The US Department of Education selects FAFSA applications for a process called Verification. The college will not be mandated to perform verification of student financial aid applications if verification records are damaged or lost due to a declared natural disaster. Also, any student who had a federal workstudy position at the time of a declared natural disaster and is unable to continue performing that job may be eligible to still receive workstudy payments. Students in this situation should contact the financial aid office for clarification of their eligibility to continue receiving workstudy payment.
General federal financial aid regulations provide borrowers with assistance when they are having difficulty making student loan payments. Deferment allows borrowers a temporary suspension payment for a specific situation including economic hardship. During a Deferment period interest payments are not required for subsidized Federal or Direct Student or Perkins loan. Interest payments are required for other Federal and Direct Student loans.
Federal regulations also offer borrowers the option of Forbearance, is temporary suspension of loan principle payments for a specific time. Borrowers are required to make interest payments during Forbearance.
Both student and parent loan borrowers of federal student loans and PLUS loans are also provided some additional protections under the Stafford Act when having difficulty making payments due to a natural disaster. These borrowers may request an Administrative Forbearance based on their status as a victim of a declared natural disaster. In the case of Unsubsidized Stafford, Unsubsidized Direct Stafford or PLUS loans, interests payments may be required. A borrower who has been affected by a disaster and whose federal student loans are in “Collection “ at the time of the disaster may request that the collection activity be suspended for up to three months. The request may also come from a member of the borrower’s family or another reliable source that the student was affected by a disaster. Also, a missed payment will not be held against a borrower in default who has a loan in “Rehabilitation” or a repayment arrangement while they are still affected by the event.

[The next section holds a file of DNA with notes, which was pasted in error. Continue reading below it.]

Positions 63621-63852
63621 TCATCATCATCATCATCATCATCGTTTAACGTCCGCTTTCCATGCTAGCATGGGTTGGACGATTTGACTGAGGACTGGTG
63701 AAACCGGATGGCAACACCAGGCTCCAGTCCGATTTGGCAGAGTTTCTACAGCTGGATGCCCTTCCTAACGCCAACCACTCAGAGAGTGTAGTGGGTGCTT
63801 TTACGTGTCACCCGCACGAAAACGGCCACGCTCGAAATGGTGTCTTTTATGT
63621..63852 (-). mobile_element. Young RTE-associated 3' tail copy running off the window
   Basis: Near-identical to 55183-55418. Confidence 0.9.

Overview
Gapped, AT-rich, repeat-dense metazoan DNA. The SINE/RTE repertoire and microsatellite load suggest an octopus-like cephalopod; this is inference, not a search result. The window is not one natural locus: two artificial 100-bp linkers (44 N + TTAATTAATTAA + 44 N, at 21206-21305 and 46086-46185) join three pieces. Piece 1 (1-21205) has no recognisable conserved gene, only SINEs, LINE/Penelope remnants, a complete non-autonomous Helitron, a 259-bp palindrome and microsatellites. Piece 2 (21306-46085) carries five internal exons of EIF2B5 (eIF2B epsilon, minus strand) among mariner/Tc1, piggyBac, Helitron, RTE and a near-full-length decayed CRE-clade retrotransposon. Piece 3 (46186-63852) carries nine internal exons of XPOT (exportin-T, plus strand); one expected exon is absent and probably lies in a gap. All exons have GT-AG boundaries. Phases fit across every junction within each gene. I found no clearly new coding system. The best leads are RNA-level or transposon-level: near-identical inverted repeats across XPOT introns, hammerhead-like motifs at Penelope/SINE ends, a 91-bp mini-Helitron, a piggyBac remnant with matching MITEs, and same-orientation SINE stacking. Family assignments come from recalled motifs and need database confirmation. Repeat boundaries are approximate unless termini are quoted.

Listed below are examples of the documents that may be requested by the financial aid office, student loan guarantee agency or student loan servicer.
Professional Judgment Required Documentation List
Documentation of Loss of Earned Income
*Documentation of the date & reason for loss of income
* Documentation of unemployment compensation
* Last pay stub
* Employer’s written notice of termination
* Documentation of all sources of income
Documentation of Medical expenses or Disability
*Documentation of medical expenses
*Attending physician's statement of disability
*Documentation of Worker’s Compensation
Documentation of Natural Disaster Status
*Documentation of Official Declaration of Natural Disaster status
*Letter of explanation regarding your situation
It is always advisable for a college financial aid recipient to contact the financial aid office, when any change in the student’s family situation occurs or a natural disaster is declared, to ensure the Aid Office is aware of the situation and to receive guidance on the steps needed to be taken by the student or parent. If a borrower has any private student loans, it is important to also contact the lender or loan servicer directly to determine what assistance may be available.
Resources For Students and Borrowers